The US Navy has awarded the Boeing company a US$152 million contract to complete the design, development, integration, and testing of the Infra-Red Search Track (IRST) system for the F/A-18E/F Block III, the latest variant of the Super Hornet, Defense Update reported.
A few days later the company received another US$208 million contract to integrate and produce Lockheed Martin’s Legion Pod IRST for the US Air Force F-15C/D fleet.
The new Block II IRST will replace the Block I system which did not meet the Navy’s requirements. This “see first, strike first” capability empowers pilots with greater reaction time, improving survivability.
Development and testing are expected to conclude in 2021, in time for expected Super Hornet Block III deliveries. The first part of this program was an US$89 million order awarded in June 2017. In October, the sensor’s manufacturer, Lockheed Martin was awarded US$100 to upgrade the IRST21 sensor for the new Block II standard.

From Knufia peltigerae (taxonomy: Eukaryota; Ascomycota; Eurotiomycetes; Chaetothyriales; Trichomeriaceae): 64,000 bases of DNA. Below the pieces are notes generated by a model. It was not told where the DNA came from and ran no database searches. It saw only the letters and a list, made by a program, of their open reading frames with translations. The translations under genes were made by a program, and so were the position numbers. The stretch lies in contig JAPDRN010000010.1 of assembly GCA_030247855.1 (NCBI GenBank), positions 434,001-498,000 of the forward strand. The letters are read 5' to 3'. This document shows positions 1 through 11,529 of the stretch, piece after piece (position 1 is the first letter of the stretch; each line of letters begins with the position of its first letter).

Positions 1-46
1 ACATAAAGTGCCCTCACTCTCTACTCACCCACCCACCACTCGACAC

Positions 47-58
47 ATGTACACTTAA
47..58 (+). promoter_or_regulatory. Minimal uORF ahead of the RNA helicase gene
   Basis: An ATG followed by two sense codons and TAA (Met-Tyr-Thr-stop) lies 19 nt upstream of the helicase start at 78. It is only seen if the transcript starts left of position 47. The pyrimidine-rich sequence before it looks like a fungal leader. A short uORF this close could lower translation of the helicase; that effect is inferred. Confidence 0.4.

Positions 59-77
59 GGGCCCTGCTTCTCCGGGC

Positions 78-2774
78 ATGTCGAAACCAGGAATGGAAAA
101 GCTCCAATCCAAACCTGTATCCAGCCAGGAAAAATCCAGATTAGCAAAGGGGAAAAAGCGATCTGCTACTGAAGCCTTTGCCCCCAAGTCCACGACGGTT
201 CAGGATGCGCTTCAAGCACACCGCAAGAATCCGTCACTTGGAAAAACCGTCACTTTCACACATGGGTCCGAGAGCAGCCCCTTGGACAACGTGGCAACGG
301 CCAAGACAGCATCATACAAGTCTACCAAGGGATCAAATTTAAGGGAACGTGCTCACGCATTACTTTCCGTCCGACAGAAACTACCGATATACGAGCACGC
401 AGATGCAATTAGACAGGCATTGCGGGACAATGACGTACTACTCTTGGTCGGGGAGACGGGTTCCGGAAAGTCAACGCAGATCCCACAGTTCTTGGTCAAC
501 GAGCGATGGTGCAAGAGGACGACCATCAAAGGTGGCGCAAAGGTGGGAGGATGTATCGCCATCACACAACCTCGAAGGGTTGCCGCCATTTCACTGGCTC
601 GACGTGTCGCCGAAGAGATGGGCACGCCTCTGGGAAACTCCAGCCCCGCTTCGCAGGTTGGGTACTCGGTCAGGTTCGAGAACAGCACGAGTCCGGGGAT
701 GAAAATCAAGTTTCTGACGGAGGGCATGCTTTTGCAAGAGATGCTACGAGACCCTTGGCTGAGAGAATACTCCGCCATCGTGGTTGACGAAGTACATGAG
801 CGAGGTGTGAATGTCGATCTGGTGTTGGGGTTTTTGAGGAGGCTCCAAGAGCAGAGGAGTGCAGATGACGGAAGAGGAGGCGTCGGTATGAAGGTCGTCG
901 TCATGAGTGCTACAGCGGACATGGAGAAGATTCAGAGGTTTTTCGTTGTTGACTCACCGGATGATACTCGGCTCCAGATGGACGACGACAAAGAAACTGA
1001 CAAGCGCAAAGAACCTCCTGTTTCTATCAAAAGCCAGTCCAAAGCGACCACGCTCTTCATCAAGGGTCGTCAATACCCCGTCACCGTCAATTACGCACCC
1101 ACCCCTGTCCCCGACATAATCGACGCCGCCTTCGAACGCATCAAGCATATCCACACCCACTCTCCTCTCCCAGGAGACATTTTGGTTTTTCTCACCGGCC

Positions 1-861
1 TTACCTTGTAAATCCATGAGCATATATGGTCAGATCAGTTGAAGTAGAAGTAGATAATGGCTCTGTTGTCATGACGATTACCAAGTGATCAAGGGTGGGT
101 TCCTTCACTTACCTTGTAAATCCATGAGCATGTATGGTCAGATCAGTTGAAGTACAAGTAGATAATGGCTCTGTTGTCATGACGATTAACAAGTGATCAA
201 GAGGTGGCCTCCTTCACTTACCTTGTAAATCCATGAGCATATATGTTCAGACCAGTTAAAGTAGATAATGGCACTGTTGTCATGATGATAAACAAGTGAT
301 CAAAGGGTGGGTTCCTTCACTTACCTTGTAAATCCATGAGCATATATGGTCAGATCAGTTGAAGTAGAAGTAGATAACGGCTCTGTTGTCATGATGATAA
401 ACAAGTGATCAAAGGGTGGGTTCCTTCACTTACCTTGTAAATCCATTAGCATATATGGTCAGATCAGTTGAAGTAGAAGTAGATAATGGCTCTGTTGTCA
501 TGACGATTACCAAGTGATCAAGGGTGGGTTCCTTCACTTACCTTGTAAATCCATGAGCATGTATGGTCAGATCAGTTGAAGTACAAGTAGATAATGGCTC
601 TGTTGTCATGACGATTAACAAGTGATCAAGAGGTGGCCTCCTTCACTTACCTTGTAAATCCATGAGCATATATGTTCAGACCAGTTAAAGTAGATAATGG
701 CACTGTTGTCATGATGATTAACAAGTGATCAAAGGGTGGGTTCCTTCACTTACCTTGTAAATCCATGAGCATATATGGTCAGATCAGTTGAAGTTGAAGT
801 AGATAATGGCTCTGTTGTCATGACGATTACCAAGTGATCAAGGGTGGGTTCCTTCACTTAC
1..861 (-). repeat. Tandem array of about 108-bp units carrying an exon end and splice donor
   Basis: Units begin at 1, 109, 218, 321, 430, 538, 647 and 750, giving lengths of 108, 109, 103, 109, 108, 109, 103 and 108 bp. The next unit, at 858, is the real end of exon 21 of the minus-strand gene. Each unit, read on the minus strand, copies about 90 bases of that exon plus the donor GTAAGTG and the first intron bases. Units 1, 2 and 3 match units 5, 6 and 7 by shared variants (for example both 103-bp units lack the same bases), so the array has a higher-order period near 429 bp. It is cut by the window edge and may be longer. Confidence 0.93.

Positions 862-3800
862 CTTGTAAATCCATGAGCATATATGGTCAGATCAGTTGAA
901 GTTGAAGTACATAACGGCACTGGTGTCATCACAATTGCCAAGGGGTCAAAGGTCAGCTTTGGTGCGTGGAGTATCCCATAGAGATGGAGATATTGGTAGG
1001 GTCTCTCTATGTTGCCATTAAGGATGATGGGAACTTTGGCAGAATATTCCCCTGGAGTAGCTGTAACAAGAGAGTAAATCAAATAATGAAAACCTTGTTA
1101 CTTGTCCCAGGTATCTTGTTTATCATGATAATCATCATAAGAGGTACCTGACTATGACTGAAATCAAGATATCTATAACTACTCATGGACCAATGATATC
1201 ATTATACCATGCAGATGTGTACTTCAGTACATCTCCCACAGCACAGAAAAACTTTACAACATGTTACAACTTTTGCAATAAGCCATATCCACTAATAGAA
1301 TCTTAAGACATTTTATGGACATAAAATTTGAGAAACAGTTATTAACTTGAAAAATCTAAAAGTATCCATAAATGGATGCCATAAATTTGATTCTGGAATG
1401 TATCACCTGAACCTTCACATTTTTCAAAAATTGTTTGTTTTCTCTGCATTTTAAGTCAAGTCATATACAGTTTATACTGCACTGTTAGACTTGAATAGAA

The IRST will enable the Navy fighters to target adversaries beyond visual and radar range, and enhance survivability in radar denied environment, operate against existing and emerging air threats.
Better yet … IRST is completely passive and does not highlight the location of the aircraft, unlike when a pilot decides to use the on-board radar, which can give away its position as radio frequency energy bursts out.
IRST can also work in [most if not] all weather conditions as it uses the infrared rather than the visible part of the electromagnetic spectrum.
While the US services have yet to embrace IRST technology, some of NATO air forces, as well as Russia and China are employing such systems, as well as Singapore and South Korea on their F-15s. (end of excerpt)
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